EC 3.4.24.45     
Accepted name: atrolysin F
Reaction: Cleavage of Val2┼Asn, Gln4┼His, Leu6┼Cys, His10┼Leu, Ala14┼Leu and Tyr16┼Leu bonds in insulin B chain
Other name(s): Crotalus atrox metalloendopeptidase; hemorrhagic toxin f; Crotalus atrox metalloendopeptidase f
Comments: A 64 kDa hemorrhagic endopeptidase from the venom of the western diamondback rattlesnake (Crotalus atrox) that digests the γ chain of fibrinogen. Immunologically distinct from EC 3.4.24.1, atrolysin A.
Links to other databases: BRENDA, EXPASY, KEGG, MetaCyc, CAS registry number: 172306-52-4
References:
1.  Nikai, T., Mori, N., Kishida, M., Sugihara, H. and Tu, A.T. Isolation and biochemical characterization of hemorrhagic toxin f from the venom of Crotalus atrox (western diamondback rattlesnake). Arch. Biochem. Biophys. 231 (1984) 309–319. [DOI] [PMID: 6375570]
[EC 3.4.24.45 created 1992]
 
 
EC 3.4.24.46     
Accepted name: adamalysin
Reaction: Cleavage of Phe1┼Val, His5┼Leu, His10┼Leu, Ala14┼Leu, Leu15┼Tyr, and Tyr16┼Leu of insulin B chain
Other name(s): Crotalus adamanteus metalloendopeptidase; proteinase I and II; Crotalus adamanteus venom proteinase II; adamalysin II
Comments: From the venom of the eastern diamondback rattlesnake (Crotalus adamanteus). Two isoenzymes of approx. 24 kDa that inactivate α1-proteinase inhibitor by a single cleavage. In peptidase family M12 (astacin family)
Links to other databases: BRENDA, EXPASY, KEGG, MetaCyc, MEROPS, PDB, CAS registry number: 74812-51-4
References:
1.  Kurecki, T., Laskowski, M., Sr. and Kress, L.F. Purification and some properties of two proteinases from Crotalus adamanteus venom that inactivate human α1-proteinase inhibitor. J. Biol. Chem. 253 (1978) 8340–8345. [PMID: 309470]
[EC 3.4.24.46 created 1992]
 
 
EC 3.4.24.47     
Accepted name: horrilysin
Reaction: Cleavage of only the single bond Ala14┼Leu in the insulin B chain, Ser12┼Leu in the A chain, and Ile┼Gly, Pro┼Ala, and Ser┼Trp in melittin
Other name(s): Crotalus horridus metalloendopeptidase; hemorrhagic proteinase IV; Crotalus horridus horridus venom hemorrhagic proteinase
Comments: A 56 kDa hemorrhagic endopeptidase from the venom of the timber rattlesnake (Crotalus horridus horridus) that cleaves basement membrane, hide powder and fibrinogen.
Links to other databases: BRENDA, EXPASY, KEGG, MetaCyc, CAS registry number: 84056-81-5
References:
1.  Civello, D.J., Duong, H.L. and Geren, C.R. Isolation and characterization of a hemorrhagic proteinase from timber rattlesnake venom. Biochemistry 22 (1983) 749–755. [PMID: 6340728]
2.  Civello, D.J., Moran, J.B. and Geren, C.R. Substrate specificity of a hemorrhagic proteinase from timber rattlesnake venom. Biochemistry 22 (1983) 755–762. [PMID: 6340729]
[EC 3.4.24.47 created 1992]
 
 
EC 3.4.24.48     
Accepted name: ruberlysin
Reaction: Cleavage of His10┼Leu, Ala14┼Leu, Tyr16┼Leu and Gly23┼Phe bonds in the B chain of insulin; His┼Pro, Pro┼Phe, and Trp┼Ser of angiotensin I; and Gly┼Phe of Met enkephalin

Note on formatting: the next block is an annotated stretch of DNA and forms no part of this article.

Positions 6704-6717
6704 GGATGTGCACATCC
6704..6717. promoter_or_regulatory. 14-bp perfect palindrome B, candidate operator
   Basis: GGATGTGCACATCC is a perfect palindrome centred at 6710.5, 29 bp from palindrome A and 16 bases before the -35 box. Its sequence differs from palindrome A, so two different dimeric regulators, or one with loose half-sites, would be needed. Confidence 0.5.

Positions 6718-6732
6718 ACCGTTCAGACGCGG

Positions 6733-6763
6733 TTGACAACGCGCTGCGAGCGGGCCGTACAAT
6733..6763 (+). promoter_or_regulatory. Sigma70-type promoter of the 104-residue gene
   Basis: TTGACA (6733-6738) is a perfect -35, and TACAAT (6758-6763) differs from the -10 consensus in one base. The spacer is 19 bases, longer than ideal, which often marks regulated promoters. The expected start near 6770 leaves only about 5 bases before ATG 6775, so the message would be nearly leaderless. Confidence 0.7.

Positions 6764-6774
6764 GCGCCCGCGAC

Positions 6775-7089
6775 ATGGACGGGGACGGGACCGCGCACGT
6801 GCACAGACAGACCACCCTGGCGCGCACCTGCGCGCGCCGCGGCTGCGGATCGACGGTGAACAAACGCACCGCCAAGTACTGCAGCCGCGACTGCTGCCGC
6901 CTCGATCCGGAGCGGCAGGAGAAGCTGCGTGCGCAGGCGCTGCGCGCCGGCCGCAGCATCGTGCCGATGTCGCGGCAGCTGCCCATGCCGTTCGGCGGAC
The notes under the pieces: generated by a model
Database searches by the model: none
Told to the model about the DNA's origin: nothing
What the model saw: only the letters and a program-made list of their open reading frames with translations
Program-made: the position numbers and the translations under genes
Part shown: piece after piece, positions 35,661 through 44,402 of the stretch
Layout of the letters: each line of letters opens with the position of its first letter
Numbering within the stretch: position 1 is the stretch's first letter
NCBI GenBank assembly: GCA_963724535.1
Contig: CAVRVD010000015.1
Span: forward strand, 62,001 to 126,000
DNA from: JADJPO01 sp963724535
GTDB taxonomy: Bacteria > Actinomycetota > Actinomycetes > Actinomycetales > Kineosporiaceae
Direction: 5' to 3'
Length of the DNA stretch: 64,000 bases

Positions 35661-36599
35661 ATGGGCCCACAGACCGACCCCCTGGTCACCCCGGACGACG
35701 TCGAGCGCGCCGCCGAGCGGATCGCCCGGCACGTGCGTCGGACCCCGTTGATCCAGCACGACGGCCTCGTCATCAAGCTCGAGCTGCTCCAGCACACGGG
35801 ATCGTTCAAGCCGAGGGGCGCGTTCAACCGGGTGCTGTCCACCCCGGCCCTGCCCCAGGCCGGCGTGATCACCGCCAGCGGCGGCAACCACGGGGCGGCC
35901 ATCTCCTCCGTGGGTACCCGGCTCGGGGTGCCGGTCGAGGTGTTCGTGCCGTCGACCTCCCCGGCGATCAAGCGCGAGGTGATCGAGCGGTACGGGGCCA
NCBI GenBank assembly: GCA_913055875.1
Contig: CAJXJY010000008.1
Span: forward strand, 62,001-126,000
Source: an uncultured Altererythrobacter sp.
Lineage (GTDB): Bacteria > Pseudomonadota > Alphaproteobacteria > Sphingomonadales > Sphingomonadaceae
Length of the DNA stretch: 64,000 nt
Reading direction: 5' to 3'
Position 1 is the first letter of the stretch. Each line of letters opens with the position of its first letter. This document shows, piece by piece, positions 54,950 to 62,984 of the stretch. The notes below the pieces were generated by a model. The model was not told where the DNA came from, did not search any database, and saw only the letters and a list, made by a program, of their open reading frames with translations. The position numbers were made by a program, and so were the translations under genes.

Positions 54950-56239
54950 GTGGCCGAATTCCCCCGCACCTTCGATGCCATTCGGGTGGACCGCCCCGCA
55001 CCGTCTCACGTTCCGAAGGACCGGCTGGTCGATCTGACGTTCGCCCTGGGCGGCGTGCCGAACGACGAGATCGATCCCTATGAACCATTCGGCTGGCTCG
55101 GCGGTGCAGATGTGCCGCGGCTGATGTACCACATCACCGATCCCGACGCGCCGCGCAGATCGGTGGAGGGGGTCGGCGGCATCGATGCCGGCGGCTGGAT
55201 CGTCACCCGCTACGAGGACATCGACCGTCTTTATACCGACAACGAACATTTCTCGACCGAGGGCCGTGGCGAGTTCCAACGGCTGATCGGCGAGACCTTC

Other name(s): Crotalus ruber metalloendopeptidase II; hemorrhagic toxin II
Comments: A 25 kDa hemorrhagic endopeptidase from the venom of the red rattlesnake (Crotalus ruber ruber) that cleaves fibrinogen. In peptidase family M12 (astacin family)
Links to other databases: BRENDA, EXPASY, KEGG, MetaCyc, MEROPS, CAS registry number: 846020-01-7
References:
1.  Mori, N., Nikai, T., Sugihara, H. and Tu, A.T. Biochemical characterization of hemorrhagic toxins with fibrinogenase activity isolated from Crotalus ruber ruber venom. Arch. Biochem. Biophys. 253 (1987) 108–121. [DOI] [PMID: 2949699]
2.  Takeya, H., Onikura, A., Nikai, T., Sugihara, H. and Iwanaga, S. Primary structure of a hemorrhagic metalloproteinase, HT- 2, isolated from the venom of Crotalus ruber ruber. J. Biochem. (Tokyo) 108 (1990) 711–719. [PMID: 2081731]
[EC 3.4.24.48 created 1992]
 
 
EC 3.4.24.49     
Accepted name: bothropasin
Reaction: Cleavage of His5┼Leu, His10┼Leu, Ala14┼Leu, Tyr16┼Leu and Phe24┼Phe in insulin B chain
Other name(s): Bothrops jararaca venom metalloproteinase
Comments: Caseinolytic endopeptidase of jararaca snake (Bothrops jararaca) venom; 48 kDa. In peptidase family M12
Links to other databases: BRENDA, EXPASY, KEGG, MetaCyc, MEROPS, PDB, CAS registry number: 84788-89-6
References:
1.  Mandelbaum, F.J., Reichel, A.P. and Assakura, M.T. Isolation and characterization of a proteolytic enzyme from the venom of the snake Bothrops jararaca (jararaca). Toxicon 20 (1982) 955–972. [PMID: 6819660]
[EC 3.4.24.49 created 1992]
 
 
EC 3.4.24.50     
Accepted name: bothrolysin
Reaction: Cleavage of Gln4┼His, Ser9┼His and Ala14┼Leu of insulin B chain and Pro┼Phe of angiotensin I
Other name(s): Bothrops metalloendopeptidase J; J protease
Comments: A 22.5 kDa endopeptidase from the venom of the jararaca snake (Bothrops jararaca), insensitive to phosphoramidon at 0.5 mM. In peptidase family M12 (astacin family)
Links to other databases: BRENDA, EXPASY, KEGG, MetaCyc, MEROPS, CAS registry number: 443890-65-1
References:
1.  Tanizaki, M.M., Zingali, R.B., Kawazaki, H., Imajoh, S., Yamazaki, S. and Suzuki, K. Purification and some characteristics of a zinc metalloprotease from the venom of Bothrops jararaca (jararaca). Toxicon 27 (1989) 747–755. [PMID: 2781574]
[EC 3.4.24.50 created 1992]